My gear

My primary element of gear is, naturally, my camera: a Nikon D700, one of the best pro-grade DSLRs ever made. As a backup, and for a DX body, I still often use my trusty Nikon D80, which has aged very well indeed. An essential pair of components are an X-Rite ColorChecker Passport and a Lastolite Ezybalance 18% gray card.

In terms of lenses, I am a fan of fast primes; and I have Nikon 35mm, 50mm, and a surprising Rokinon 85 mm lenses in this category. I also really like my Nikon 28-105mm f/3.5-4.5 D AF Nikkor lens; it has a switch to shift between normal and macro modes. You can focus as close as 0.7 feet (22 cm) in macro mode. It vignettes a bit at 28mm and wide open; and it has very low distortion in the same low-vignette conditions. At the price, it’s insanely great.

I also use a Nikon AF Nikkor 70-300mm f/4-5.6D ED lens, which some folks have speculated was actually built for Nikon by Tamron. Big whoop. I tend to use this closer to the middle of its zoom range, 200 mm, and stopped down. Here it works wonders; again, at the price.

If you popped open my camera bag, you’d almost always find this kit ready to go. In addition, you’d find my X-Rite Passport ColorChecker, a few circular polarizers, a Singh-Ray Vari-N-Duo, their Galen Rowell ND-2G grad and their Daryl Benson reverse grad ND-2, as well as all those filter rings and Cokin P-holders and adapters that go along with them. Of course, not fitting into the bag would be a couple of good (not great) tripods.

In another carry bag or two, I can stuff a lot of studio gear. I’m a fan of speed-lights rather than big strobes; and I use SB800s and one lonely SB600, extensively. Along with these come a range of light modifiers including umbrellas in a few sizes, soft boxes, reflectors and scrims, and stands and clamps for all of the above. I use an excellent backdrop support system that breaks down and tucks away into its own carrying case in a few minutes. I have a couple of huge seamless muslin backdrops that work very well for me.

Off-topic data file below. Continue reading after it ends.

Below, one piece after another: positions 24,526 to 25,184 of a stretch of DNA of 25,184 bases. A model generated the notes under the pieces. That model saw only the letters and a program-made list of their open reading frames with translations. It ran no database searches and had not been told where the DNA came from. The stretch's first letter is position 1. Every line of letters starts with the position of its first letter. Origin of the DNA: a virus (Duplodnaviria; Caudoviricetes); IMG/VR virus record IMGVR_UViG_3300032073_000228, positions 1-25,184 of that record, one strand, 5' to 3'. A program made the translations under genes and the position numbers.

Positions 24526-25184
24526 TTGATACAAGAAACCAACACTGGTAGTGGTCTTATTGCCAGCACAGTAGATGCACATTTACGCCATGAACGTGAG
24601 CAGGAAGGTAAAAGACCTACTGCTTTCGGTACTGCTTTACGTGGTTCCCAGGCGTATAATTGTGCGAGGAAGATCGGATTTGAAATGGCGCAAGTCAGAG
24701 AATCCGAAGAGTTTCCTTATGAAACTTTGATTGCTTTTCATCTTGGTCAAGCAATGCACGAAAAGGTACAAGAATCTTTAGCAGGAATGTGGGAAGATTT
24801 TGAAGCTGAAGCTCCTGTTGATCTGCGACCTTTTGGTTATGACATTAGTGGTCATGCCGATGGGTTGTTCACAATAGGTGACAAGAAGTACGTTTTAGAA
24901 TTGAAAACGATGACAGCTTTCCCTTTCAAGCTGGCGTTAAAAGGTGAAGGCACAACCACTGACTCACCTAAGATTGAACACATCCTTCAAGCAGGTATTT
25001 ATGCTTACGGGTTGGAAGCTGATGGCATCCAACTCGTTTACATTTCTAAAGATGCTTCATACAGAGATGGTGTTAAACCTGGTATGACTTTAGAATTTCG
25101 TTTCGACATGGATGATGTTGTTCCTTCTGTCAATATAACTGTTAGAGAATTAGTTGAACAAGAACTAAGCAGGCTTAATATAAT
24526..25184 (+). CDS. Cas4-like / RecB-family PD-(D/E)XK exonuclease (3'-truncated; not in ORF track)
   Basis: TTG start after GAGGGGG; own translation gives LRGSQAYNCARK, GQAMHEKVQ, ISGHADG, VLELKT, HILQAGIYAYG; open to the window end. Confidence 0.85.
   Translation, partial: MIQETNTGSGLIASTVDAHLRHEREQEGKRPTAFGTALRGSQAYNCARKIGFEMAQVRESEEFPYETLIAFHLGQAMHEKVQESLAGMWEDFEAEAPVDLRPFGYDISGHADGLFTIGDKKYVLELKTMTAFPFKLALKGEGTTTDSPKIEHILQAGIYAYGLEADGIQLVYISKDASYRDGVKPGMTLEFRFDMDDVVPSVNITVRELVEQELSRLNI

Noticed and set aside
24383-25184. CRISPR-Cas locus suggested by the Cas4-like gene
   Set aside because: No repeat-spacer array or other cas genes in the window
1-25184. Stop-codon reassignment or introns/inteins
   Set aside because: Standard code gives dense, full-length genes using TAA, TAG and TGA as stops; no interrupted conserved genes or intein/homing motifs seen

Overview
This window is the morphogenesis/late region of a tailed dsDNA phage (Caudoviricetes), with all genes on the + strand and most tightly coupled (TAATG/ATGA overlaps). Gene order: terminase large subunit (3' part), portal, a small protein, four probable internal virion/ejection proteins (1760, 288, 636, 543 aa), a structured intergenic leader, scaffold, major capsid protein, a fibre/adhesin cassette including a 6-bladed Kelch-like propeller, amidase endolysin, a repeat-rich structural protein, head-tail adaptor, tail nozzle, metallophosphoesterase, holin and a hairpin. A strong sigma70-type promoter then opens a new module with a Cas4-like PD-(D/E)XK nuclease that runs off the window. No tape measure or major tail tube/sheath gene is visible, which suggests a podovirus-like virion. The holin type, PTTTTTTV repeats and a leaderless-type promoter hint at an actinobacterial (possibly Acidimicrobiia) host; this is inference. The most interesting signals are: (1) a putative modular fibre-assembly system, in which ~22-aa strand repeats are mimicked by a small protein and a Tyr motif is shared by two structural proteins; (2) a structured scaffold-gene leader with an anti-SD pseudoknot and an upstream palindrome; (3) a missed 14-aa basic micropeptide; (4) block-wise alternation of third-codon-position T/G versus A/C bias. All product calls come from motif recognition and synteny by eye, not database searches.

Honestly though, whatever I’ve spent on cameras, lenses, and studio kit pales in comparison to what I have in my “digital darkroom”. Of course, one buys a camera or a lens, and this is a stand-alone investment that lasts and lasts. Post processing software is a different animal altogether. I suppose I still have Photoshop 6 or something on a disk somewhere, just to prove I have a license code for it; but it probably wouldn’t even run on any computer I have around. Since the early days of Adobe & even Aldus (anyone remember them?) I’ve had my own copies of everything from Photoshop and Illustrator and Acrobat to Pagemaker and then InDesign. Of course, these are work horses of the photographic and graphic industries. Since Adobe first came out with their Creative Suite bundling concept, I’ve licensed it in every iteration except CS2.